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Active BodiesA History of Women’s Physical Education in Twentieth-Century America$
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Martha H. Verbrugge

Print publication date: 2012

Print ISBN-13: 9780195168792

Published to Oxford Scholarship Online: September 2012

DOI: 10.1093/acprof:oso/9780195168792.001.0001

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PRINTED FROM OXFORD SCHOLARSHIP ONLINE (www.oxfordscholarship.com). (c) Copyright Oxford University Press, 2019. All Rights Reserved. An individual user may print out a PDF of a single chapter of a monograph in OSO for personal use. date: 13 October 2019

Gender, Race, and Equity

Gender, Race, and Equity

Howard University and the University of Nebraska

Chapter:
(p.77) 4 Gender, Race, and Equity
Source:
Active Bodies
Author(s):

Martha H. Verbrugge

Publisher:
Oxford University Press
DOI:10.1093/acprof:oso/9780195168792.003.0004

Chapter 4 contrasts two prominent physical educators: Mabel Lee (1886-1985), a white woman who spent much of her career at the University of Nebraska, and Maryrose Reeves Allen (1899-1992), a black woman who worked at Howard University. Physical activities were highly gendered at both institutions between the 1920s and 1950s: elite competition and the public display of masculinity for male students versus mass participation and the cultivation of inconspicuous heterosexual femininity among female students. This differentiation by sex suited Lee and Allen’s philosophy of separate programs of, by, and for women. Sex separation, however, also entailed modest budgets, second-rate facilities, and limited clout for women’s programs—disparities that offended both teachers. The chapter analyzes how Lee and Allen handled the “difference dilemma” by comparing their concepts of gender and race, instructional philosophies and programs, and efforts to attain fair treatment for their students and themselves at male-dominated coed institutions.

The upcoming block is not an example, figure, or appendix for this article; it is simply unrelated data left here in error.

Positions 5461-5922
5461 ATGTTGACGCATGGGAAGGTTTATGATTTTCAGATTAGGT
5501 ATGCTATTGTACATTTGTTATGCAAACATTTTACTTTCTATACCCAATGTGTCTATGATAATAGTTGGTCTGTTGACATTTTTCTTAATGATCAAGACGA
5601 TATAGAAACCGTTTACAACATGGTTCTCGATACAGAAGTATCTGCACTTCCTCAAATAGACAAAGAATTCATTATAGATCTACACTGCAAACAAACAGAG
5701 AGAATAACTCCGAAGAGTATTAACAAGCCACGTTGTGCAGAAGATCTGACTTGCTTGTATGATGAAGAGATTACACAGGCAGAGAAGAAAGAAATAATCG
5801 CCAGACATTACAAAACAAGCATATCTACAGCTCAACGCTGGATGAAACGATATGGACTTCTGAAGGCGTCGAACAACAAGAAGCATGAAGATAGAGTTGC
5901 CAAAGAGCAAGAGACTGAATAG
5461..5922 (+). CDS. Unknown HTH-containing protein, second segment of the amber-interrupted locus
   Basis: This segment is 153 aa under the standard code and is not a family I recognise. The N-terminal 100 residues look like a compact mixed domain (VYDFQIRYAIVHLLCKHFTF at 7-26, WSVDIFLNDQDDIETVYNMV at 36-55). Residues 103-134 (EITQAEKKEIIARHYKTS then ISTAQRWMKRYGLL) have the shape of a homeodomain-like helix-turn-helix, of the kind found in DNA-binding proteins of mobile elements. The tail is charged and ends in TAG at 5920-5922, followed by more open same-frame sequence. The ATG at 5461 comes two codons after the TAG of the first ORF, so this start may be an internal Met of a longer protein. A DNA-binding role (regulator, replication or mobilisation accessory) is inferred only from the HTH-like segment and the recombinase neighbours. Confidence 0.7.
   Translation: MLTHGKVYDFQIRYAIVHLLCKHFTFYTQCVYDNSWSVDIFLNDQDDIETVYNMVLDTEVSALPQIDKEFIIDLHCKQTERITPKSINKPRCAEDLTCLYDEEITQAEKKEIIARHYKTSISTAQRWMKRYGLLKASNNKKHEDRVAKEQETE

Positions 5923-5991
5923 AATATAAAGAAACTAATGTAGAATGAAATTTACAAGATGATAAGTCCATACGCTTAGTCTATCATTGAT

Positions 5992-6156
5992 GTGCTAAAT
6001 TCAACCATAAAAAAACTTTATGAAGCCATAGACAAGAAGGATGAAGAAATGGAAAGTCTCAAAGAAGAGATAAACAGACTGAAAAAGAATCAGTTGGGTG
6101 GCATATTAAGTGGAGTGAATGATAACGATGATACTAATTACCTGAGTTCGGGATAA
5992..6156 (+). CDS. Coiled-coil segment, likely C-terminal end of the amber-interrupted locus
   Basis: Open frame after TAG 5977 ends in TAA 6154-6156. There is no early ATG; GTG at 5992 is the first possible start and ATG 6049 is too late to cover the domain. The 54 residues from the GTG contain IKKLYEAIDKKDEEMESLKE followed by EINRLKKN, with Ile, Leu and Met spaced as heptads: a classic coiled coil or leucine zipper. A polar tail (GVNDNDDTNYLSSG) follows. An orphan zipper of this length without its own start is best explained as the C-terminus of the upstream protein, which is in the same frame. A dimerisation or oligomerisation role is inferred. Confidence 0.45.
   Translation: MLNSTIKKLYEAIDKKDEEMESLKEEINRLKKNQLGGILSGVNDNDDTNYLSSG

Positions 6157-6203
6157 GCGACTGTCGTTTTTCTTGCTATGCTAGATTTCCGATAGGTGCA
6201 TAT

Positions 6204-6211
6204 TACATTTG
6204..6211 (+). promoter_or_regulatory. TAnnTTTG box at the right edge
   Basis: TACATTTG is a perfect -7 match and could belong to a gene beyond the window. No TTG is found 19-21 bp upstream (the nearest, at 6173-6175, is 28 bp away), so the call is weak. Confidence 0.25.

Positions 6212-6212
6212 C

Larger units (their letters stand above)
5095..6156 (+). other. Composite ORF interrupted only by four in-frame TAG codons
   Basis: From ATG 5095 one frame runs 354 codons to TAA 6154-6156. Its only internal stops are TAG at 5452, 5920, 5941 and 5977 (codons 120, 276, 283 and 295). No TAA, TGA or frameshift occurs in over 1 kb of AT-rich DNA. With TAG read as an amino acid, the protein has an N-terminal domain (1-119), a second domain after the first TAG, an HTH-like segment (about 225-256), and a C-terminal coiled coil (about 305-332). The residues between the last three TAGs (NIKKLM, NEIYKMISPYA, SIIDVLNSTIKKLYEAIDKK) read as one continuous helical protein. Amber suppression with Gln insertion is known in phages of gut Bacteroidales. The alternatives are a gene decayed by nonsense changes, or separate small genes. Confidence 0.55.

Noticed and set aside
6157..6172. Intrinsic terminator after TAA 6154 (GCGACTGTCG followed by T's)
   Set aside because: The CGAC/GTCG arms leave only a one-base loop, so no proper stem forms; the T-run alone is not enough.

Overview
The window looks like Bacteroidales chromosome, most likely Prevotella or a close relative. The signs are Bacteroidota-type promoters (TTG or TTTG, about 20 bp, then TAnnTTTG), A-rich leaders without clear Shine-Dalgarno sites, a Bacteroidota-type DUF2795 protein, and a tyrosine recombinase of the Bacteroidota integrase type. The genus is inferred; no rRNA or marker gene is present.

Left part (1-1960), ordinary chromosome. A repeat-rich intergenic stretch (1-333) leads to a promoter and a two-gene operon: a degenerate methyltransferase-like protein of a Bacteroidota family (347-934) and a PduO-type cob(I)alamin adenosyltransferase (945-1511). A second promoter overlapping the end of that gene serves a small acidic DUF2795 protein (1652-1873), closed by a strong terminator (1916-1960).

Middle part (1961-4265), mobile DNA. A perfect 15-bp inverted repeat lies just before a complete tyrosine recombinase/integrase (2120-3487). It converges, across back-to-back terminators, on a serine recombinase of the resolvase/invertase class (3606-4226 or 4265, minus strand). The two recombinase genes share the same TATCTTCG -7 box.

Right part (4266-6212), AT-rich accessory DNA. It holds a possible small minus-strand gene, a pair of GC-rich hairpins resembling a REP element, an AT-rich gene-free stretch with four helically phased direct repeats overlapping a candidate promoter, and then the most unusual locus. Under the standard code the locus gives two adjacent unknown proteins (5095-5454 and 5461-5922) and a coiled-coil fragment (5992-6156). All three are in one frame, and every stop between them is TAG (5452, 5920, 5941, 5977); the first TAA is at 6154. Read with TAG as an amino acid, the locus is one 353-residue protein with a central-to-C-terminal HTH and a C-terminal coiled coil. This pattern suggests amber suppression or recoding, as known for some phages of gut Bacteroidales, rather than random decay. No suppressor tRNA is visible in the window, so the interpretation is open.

Keywords:   Mabel Lee, Maryrose Reeves Allen, University of Nebraska, Howard University, femininity, heterosexuality, sex differences, difference dilemma

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